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  12. oldfella1962

    oldfella1962 high speed, low drag

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    True, I get that, but can cops just break ranks to chase after everybody who might do these things when the shit is hitting the fan? Sometimes cops have to hold the line at all costs.
  13. Shirogayne

    Shirogayne 1/06 Was An Inside Job Formerly Important

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    I worked in what passes for retail on the ship. I've legit seen a master chief all but stamp his feet for ordering the "wrong" Crystal Lite and had people get angry when we pulled into port and half the shit we placed an order for was given to the carrier that pulled in a few hrs ahead of us. :brood:

    All of that aside, no, putting up with bad leadership isn't the same as bully customers. It's worse because you can't escape, short of one of you transferring or leaving in a pine box.

    The job I have now wasn't one I wanted, but I had heard we could tell customers in polite terms to calm their tits or else we can't help them and can hang up if they insist on being cunts. If I leave this job, that's pretty much it for me and call centers ever again.

    I'd love a career that keeps me far away from the public but all of those are minimum wage warehouse jobs or six figure positions and seemingly little in between. 95 percent of the entry level IT jobs are troubleshooting with live customers and nope.
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  14. Jenee

    Jenee Ind. Jenee of Winterfell

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    And why is that? Is it because of the lousy pay?

    Or

    Is it because people feel like they can shit on those people because they make minimum wage?

    And, if it’s the latter, is that why you are against raising the minimum wage? - because you feel someone should do those jobs AND be forced to feel the shame of it every day so that you can feel good about yourself for not having to live that life?
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  15. oldfella1962

    oldfella1962 high speed, low drag

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    Did I ever say I was against the minimum wage? :waiting:
  16. Elwood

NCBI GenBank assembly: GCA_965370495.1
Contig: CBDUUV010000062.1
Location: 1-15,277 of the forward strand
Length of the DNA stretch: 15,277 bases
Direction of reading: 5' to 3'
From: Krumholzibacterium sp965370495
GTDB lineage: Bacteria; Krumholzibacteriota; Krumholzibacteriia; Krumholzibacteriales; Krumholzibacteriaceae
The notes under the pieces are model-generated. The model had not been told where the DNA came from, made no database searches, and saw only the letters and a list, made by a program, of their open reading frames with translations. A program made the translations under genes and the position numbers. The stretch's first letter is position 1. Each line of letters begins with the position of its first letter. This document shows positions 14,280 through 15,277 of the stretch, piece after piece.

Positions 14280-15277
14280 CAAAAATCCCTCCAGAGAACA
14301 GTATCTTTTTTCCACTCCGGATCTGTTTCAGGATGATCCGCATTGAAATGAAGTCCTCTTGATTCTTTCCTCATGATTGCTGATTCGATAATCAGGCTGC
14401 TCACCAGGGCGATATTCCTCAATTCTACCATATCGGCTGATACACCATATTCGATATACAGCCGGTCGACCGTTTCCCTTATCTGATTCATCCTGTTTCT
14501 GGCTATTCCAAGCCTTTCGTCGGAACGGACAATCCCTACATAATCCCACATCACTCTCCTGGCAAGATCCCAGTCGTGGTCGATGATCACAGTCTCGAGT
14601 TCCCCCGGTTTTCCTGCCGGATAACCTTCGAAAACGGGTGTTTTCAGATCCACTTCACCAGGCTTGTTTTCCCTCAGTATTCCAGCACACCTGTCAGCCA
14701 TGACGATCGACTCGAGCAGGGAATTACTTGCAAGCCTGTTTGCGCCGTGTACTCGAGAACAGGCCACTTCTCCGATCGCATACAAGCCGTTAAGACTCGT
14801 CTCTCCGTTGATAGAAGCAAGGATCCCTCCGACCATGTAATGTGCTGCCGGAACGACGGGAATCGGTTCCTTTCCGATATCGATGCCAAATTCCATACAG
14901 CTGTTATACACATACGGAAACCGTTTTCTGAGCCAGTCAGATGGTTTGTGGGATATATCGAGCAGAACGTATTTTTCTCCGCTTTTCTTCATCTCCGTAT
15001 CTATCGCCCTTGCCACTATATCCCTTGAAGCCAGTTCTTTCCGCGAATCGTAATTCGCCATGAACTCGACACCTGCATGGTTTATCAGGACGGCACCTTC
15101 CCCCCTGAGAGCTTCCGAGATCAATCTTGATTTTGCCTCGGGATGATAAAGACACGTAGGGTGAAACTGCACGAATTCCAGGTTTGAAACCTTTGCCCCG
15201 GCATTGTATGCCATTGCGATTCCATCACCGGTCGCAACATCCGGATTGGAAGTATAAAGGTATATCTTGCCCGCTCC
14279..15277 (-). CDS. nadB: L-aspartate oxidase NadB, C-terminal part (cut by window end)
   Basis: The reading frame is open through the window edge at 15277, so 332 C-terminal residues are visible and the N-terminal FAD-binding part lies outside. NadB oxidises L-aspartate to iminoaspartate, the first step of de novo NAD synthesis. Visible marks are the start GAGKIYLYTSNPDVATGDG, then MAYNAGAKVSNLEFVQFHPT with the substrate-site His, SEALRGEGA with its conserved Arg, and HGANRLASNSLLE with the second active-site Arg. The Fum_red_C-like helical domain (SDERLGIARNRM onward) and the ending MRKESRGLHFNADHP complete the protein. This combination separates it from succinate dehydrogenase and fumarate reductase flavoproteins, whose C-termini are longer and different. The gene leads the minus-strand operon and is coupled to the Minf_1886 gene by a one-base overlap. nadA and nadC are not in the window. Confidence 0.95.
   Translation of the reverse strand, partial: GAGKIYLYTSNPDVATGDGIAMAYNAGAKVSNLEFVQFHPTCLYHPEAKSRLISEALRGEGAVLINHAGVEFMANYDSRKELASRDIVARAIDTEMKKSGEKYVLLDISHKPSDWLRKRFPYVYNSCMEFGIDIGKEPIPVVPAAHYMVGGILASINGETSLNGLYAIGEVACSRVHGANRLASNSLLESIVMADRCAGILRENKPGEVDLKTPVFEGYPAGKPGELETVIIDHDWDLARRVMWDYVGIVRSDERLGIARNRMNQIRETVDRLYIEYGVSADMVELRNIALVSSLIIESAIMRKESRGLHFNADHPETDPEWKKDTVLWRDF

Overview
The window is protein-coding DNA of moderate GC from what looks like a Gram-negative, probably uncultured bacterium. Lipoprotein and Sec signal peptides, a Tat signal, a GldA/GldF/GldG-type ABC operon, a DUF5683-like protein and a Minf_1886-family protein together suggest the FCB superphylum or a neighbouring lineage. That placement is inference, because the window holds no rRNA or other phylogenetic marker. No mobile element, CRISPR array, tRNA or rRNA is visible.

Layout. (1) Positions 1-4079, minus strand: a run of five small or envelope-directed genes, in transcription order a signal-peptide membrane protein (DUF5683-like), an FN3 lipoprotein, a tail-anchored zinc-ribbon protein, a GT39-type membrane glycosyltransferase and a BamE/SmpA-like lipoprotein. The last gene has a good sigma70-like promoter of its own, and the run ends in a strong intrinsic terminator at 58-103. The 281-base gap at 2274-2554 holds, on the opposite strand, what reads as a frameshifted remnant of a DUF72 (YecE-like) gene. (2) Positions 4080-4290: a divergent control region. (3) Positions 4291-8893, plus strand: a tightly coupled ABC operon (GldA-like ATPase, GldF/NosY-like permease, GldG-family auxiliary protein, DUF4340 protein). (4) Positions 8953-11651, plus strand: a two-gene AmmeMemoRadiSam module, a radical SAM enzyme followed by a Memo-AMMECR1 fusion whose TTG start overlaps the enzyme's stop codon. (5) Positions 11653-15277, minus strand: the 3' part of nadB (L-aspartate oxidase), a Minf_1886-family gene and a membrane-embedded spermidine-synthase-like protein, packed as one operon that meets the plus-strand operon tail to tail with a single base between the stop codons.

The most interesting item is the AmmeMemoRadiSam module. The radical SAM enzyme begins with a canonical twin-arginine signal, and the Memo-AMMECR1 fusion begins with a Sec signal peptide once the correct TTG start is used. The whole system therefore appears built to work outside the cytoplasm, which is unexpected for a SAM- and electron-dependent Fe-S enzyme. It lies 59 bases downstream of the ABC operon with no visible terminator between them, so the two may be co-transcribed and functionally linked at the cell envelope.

Elwood I know what I'm about, son.

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    Well, that was sort of my point, but I didn’t make it terribly clear.
  17. Raoul the Red Shirt

    Raoul the Red Shirt Professional bullseye

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    I was crystal on what you were saying. I should have just responded to OF's post directly, but the alert came up for yours.
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  18. Shirogayne

    Shirogayne 1/06 Was An Inside Job Formerly Important

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    You could just say it now instead of dancing around the issue. :clyde:
  19. NAHTMMM

    NAHTMMM Conversant in dark parables

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    Have you looked into quality assurance/control or being a machine operator in manufacturing? Can get noisy depending on the environment but should be well above minimum wage.
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  20. MikeH92467

    MikeH92467 RadioNinja

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    Retail sucks. The "customer is always right" is horseshit. So is the cable company attitude of "the customer is always wrong." Like so much of American life that divide is way too wide and nobody seems to have the knack for hitting the right balance.
    Last edited: Mar 7, 2021
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  21. Tuckerfan

    Tuckerfan BMF Staff Member Moderator

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    That is hugely contingent upon where one lives and if the place is unionized. For example, I've done QA as well as having been a machine operator (not to mention being a machinist) and outside of a unionized shop, they don't pay any more than an entry-level warehouse job. It's better than minimum wage, but it's still not a living wage.

    If you can get into a unionized shop, then you'll do remarkably better than you will in a non-unionized job. Even if you're doing unskilled labor. Right now, I'm making more as an unskilled worker in a unionized job than I did (adjusting for inflation) in non-unionized machine shops a decade ago.
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  22. oldfella1962

    oldfella1962 high speed, low drag

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    I'm not dancing around it. To be honest I rarely think much about the minimum wage controversy because it's not on my radar at this point in my working life.
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  23. Ancalagon

    Ancalagon outta my way Administrator Formerly Important

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  24. MikeH92467

    MikeH92467 RadioNinja

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    But...but...ANTIFA....BLM riots!!! The socialists!!!! :ohnoes:
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  25. Raoul the Red Shirt

    Raoul the Red Shirt Professional bullseye

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    Does anyone know what the actual numbers are?

    'm curious if we're talking 10 officer involved shootings out of 30 total homicides versus 2 officer involved shootings out of 6.

    Also, that there are X number of cases of officers shooting people doesn't inherently mean that X is too many. A single shooting is too many if it's unjustified, and while ideally there would be as few situations where officers do have to shoot, some shootings are presumably unavoidable and justified.